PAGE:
For some people, severe allergy seasons bookend summer. If you’re not affected by pollen in the spring, autumnal ragweed will probably cause a runny nose. If that doesn’t get you, some types of mold, which flourish in the warm, wet weather of early autumn, will probably do the trick.

When people have allergies, they take over-the-counter medication and wait it out. However, most pet parents don’t know that dogs can also have seasonal allergies. If you’re not looking for them, you might miss the symptoms, resulting in an uncomfortable autumn for most pups.

Allergies don’t always manifest in dogs as they do people. Your pet won’t likely sneeze or have runny eyes. More commonly, they’ll scratch, lick, and chew their skin, which can cause hair loss, sores, and secondary skin infections. This happens when allergens are inhaled, creating skin issues from inside your pet. Itchy skin, ears, and recurrent ear infections are tell-tale signs of seasonal allergies.

So, what do you when autumn allergy season is just around the corner and Fido is starting to scratch? Plenty of management strategies exist. Here are a few of our favorites.


  • Visit your veterinarian. This one might seem obvious, but some pet parents need the extra push. If your pet has mild, seasonal symptoms, symptomatic medications are probably all they need. Mild anti-itch shampoos, antihistamines, and steroids can do wonders for your pet’s comfort and happiness. Just be sure to visit the vet before making any decisions.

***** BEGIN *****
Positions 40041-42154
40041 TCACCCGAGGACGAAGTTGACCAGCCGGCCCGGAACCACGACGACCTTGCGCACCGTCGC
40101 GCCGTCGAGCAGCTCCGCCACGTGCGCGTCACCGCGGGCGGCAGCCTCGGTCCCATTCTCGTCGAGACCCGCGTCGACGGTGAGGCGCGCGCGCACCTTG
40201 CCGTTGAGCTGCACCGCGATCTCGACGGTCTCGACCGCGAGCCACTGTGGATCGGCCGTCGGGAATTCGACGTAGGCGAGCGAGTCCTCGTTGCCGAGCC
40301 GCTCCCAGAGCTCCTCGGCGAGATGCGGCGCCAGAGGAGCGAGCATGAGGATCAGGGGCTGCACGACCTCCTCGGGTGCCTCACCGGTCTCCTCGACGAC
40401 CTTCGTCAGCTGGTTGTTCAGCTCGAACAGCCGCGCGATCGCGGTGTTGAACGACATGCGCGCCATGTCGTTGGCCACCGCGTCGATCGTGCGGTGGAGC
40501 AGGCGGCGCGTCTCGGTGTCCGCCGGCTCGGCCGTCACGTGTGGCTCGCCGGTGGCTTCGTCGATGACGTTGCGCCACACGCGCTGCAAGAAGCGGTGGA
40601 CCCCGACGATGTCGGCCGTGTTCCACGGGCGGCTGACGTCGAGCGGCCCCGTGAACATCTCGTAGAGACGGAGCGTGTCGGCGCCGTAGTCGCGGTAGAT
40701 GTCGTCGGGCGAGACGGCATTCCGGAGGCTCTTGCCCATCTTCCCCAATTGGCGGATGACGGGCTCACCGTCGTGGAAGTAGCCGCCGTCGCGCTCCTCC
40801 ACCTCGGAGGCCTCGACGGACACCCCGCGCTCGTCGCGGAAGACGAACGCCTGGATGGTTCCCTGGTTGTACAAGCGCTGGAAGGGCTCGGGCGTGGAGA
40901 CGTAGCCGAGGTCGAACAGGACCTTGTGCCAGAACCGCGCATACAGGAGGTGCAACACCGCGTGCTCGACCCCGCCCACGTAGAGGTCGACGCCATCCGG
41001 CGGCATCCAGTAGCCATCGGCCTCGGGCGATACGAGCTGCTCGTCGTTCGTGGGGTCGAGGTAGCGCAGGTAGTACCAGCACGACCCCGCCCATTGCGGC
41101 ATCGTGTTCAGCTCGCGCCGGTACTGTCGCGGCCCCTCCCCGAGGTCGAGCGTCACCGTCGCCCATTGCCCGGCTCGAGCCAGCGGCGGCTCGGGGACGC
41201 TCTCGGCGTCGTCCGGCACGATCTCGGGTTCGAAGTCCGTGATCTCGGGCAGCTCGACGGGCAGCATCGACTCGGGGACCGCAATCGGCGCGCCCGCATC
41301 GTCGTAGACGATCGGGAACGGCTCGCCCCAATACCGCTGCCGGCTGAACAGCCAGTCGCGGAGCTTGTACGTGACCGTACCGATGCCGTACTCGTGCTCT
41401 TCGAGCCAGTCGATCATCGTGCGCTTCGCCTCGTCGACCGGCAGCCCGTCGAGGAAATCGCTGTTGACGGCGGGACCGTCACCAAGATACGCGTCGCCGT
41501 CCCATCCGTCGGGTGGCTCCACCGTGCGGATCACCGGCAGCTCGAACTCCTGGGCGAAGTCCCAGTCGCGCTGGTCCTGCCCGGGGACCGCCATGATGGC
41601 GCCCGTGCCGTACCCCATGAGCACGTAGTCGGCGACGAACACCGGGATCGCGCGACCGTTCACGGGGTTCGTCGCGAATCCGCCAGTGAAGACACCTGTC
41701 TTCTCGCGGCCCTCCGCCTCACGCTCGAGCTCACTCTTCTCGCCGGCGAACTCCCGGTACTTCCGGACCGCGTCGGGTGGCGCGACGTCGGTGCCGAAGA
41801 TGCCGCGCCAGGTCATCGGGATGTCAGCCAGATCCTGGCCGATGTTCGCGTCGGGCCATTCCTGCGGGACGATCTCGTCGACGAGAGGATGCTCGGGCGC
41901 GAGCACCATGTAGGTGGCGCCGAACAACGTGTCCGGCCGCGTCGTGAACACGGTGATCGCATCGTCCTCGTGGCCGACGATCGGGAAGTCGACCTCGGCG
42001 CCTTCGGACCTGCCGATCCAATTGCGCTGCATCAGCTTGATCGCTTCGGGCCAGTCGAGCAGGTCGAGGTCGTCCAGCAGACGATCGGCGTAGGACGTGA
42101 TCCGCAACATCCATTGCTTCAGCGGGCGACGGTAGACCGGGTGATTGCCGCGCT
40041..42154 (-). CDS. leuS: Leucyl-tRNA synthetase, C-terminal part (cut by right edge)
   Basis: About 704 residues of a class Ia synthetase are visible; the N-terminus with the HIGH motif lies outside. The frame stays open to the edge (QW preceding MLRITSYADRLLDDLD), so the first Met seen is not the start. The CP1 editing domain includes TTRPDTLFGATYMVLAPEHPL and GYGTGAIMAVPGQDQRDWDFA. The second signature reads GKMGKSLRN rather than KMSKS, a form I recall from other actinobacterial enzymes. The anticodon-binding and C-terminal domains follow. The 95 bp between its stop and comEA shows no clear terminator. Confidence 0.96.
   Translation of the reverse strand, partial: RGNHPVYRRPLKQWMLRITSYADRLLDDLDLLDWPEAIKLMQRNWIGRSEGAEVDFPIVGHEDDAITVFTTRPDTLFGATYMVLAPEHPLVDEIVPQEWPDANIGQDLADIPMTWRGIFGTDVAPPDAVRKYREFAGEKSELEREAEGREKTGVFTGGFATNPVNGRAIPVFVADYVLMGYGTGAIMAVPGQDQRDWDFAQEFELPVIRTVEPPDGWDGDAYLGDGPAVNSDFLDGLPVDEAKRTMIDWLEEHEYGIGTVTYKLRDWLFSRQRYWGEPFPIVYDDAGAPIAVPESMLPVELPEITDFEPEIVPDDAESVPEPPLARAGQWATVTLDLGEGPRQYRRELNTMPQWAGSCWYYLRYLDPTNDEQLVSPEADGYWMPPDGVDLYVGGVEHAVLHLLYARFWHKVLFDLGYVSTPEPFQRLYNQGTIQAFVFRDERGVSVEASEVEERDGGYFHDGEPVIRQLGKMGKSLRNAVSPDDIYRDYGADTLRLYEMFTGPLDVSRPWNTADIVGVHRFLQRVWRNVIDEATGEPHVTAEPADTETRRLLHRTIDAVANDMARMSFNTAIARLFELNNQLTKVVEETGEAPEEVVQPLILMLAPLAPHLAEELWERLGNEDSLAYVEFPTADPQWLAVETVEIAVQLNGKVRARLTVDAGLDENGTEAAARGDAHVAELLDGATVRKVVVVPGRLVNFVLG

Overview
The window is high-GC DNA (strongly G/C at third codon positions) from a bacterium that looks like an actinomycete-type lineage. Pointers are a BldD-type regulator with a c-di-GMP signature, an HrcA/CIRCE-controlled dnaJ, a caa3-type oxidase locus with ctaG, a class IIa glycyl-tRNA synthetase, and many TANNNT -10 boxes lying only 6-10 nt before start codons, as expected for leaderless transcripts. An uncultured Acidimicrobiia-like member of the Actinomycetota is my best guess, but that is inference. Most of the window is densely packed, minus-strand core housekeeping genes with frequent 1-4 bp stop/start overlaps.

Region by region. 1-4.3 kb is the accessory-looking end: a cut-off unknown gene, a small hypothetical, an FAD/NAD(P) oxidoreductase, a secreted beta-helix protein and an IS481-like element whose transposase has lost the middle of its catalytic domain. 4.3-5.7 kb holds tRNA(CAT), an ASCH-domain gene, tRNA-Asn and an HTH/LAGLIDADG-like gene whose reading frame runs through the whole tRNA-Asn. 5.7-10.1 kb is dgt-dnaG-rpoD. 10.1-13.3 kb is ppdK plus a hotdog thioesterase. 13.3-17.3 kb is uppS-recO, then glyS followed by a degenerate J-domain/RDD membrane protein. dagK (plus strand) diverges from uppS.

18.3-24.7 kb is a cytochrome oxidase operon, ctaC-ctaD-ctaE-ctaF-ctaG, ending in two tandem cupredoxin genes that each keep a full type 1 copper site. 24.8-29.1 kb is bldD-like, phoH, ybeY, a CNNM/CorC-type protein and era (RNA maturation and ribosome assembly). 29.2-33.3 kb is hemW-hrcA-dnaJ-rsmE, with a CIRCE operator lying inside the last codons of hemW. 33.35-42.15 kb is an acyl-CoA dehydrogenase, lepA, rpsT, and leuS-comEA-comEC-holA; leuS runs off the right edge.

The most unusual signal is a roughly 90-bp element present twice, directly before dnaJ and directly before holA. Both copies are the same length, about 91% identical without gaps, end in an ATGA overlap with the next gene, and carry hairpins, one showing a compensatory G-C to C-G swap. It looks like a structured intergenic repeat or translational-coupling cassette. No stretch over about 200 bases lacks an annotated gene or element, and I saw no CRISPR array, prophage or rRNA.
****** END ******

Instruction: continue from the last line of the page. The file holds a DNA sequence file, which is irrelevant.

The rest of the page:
• Up your bath count. While most seasonal reactions are caused by inhaling allergens, pollen and ragweed can settle into your pup’s fur. This exacerbates their allergies. To prevent against this, give your dog a bath at least once a week. If the scratching has already begun, be sure to use an anti-itch shampoo.
  • Minimize travel. If you know your dog has a history of seasonal allergies, try not to schedule trips and vacations with her in autumn. You never know what regional allergens exist until the symptoms appear with full force. Plus, you don’t want to subject Fido to hours of uncomfortable travel while they’re experiencing allergies, especially if the travel carrier is too small to let them itch.
  • Get an allergy test. Yes, they exist for dogs. Knowing the specific culprit can help pet parents minimize exposure to allergens and reduce the anima’s symptoms. When you understand the cause, you can get a better, more specific solution. This is also a great option if you’ve noticed a sudden onset of symptoms with no discernable cause. Talk to your vet about getting a test done.